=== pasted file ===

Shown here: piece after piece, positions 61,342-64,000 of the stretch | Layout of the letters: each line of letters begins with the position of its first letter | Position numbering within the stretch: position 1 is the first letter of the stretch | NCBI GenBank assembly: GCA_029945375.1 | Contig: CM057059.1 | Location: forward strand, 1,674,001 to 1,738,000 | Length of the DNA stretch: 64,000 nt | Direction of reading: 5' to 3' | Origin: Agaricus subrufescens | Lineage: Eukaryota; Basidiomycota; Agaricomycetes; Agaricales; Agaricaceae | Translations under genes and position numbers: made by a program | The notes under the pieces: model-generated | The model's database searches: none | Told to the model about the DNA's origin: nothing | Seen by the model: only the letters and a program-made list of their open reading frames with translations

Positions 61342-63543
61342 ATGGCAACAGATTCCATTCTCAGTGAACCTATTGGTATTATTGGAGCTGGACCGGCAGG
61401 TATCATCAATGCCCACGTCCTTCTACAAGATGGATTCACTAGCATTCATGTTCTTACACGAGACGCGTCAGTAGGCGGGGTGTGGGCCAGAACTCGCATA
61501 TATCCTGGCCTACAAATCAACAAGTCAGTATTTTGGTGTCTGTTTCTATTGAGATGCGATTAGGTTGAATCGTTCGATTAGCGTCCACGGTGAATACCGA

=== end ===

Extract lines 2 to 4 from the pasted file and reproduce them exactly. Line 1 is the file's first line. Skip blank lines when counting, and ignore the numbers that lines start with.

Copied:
Positions 61342-63543
61342 ATGGCAACAGATTCCATTCTCAGTGAACCTATTGGTATTATTGGAGCTGGACCGGCAGG
61401 TATCATCAATGCCCACGTCCTTCTACAAGATGGATTCACTAGCATTCATGTTCTTACACGAGACGCGTCAGTAGGCGGGGTGTGGGCCAGAACTCGCATA